South Africa’s president has declared a state of disaster to try and deal with a crippling and unprecedented energy crisis. South Africans have been facing blackouts every day, which have badly affected homes and businesses, but what difference will this emergency measure make, if any?
How bad are the power-cuts?
At an ice cream parlour in Soweto, one company has been struggling to keep their frozen treats cold amid rolling power-cuts, referred to locally as “load shedding”.
“It’s terrible,” Thando Makhubu, owner of Soweto Creamery, told the BBC’s Newsday programme. “When load-shedding is really, really bad, we find ourselves using our profit to run,” Mr Makhubu said.
He even fears customers might stop coming to his creamery: “We have had customers who assume that we are closed, because of load-shedding, so I am really worried that if load-shedding worsens, people won’t come.”
His is just one of many businesses and households that have been affected by South Africa’s energy shortage, which has even led to protests, with people declaring that “enough is enough”.
So the pressure has been mounting on President Cyril Ramaphosa to address the issue, which he said he would confront head-on: “We must act to lessen the impact of the crisis on farmers, on small businesses, on our water infrastructure, on our transport network and a number of other areas and facilities that support our people’s lives,” he said in his state of the nation address on Thursday.
Before a clapping crowd, he announced: “We are therefore declaring a national state of disaster to respond to the electricity crisis and its effect.”
President Ramaphosa outlined that the escalation of the crisis would allow the government to implement “practical measures that we need to take to support businesses,” he said, highlighting those in food production and retail supply chains.
“It will also enable us to exempt critical infrastructure such as hospitals and water treatment plants from load-shedding,” he said, adding that it would allow the government to remove red tape for energy projects and so build them faster.
This crisis is nothing new, and has been 15 years in the making. The country’s state-owned power company, Eskom, has $26bn (£21bn) of debt, old infrastructure, power stations that do not work properly, not to mention a recent strike which crippled the company.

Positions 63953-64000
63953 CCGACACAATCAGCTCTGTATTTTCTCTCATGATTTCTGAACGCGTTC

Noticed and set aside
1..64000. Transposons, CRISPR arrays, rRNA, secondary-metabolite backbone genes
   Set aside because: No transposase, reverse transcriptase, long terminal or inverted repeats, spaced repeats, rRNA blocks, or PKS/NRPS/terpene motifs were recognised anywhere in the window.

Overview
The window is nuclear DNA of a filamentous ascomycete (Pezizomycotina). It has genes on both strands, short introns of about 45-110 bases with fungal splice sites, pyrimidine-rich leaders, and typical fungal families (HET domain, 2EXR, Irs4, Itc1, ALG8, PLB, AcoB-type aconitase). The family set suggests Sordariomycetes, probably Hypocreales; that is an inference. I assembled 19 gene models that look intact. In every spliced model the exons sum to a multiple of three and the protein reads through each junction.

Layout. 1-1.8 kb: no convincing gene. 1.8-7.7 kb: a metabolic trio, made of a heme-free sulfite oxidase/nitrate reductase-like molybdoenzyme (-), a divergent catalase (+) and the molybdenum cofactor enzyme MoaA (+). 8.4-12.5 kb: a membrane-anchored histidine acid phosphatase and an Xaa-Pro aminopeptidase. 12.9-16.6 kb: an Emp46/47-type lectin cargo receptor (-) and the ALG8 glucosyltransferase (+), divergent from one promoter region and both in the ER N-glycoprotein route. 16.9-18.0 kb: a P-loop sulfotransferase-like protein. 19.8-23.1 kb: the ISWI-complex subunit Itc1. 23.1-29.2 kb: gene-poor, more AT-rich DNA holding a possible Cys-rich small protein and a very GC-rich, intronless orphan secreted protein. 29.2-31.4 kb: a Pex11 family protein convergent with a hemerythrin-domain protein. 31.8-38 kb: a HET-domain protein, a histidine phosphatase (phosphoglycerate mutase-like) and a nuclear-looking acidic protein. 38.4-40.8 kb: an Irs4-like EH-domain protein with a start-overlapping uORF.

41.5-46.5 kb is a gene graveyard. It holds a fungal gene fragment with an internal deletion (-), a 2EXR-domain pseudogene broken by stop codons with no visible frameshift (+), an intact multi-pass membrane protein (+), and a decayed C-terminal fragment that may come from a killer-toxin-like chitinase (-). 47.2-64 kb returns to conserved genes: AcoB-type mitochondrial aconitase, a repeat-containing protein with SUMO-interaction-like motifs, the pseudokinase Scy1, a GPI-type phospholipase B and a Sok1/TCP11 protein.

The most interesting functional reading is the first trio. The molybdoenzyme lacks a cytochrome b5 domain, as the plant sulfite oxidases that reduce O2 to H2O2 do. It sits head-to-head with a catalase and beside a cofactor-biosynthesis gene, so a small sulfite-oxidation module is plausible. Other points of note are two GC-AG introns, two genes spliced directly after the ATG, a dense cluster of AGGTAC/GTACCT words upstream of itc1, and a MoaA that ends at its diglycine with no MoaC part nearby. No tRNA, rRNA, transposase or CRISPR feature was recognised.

However, the power shortage has escalated in recent months, with South Africans facing electricity cuts for 288 days last year, while this year there have been electricity blackouts for up to 15 hours a day.
What difference will it make?
A state of disaster effectively means that the government is given additional powers to resolve a crisis with less bureaucracy, regulation and extra funds.
A state of disaster was also implemented during the covid pandemic, and saw some people abusing the emergency measure.
In 2020, the country’s then-auditor general said he uncovered “frightening findings” of overfunding and potential fraud in the use of the Covid-19 relief fund, including some cases where personal protective equipment (PPE) was bought for five times more than the price the national treasury had advised. The government reacted by telling those accused of corruption to resign and cooperate with law enforcement.
However, the president anticipated potential corruption, and said measures will be put in place to prevent this.
But despite his attempts to address potential corruption, concerns still persist, with the chief whip of the opposition Democratic Alliance, telling the BBC that her party would be “challenging this declaration” because there should be “targeted” intervention towards Eskom instead of a general state of disaster.
“[It] gives unfettered powers to the executive, the parliament has no oversight over the executive under some of those sections of the act,” Siviwe Gwarube also told South Africa’s News24.
“And also more importantly, it allows government departments across the board to essentially subvert procurement processes as and when at will,” she added.
There are also those who think the emergency measure will make no difference at all, and that the president hasn’t taken decisive enough action.
“What the country needs at this time was a deliberate and very decisive action plan with timelines, with targets and with a progress report,” Dr Nthabiseng Moleko, a development economist from Stellenbosch Business School, told South Africa’s SABC news channel.
“It doesn’t look like these solutions that we have are going to yield any outcome that is going to change the course and the path that this country is on,” she added.
The appointment of a minister of electricity was also announced under the purview of assuming “full responsibility for overseeing all aspects of the electricity crisis response”.
However, this new position has been mocked online, with some saying they would be clueless about how to solve the crisis and saying the country could soon end up with a minister of “potholes”.
The president also outlined plans for the country to continue with its green energy transition programme, including through the “roll-out of rooftop solar panels”.
South Africa relies on aging coal-fired power stations for most of its electricity – in 2020, just 7% of its energy came from renewable sources, according to the International Energy Agency.
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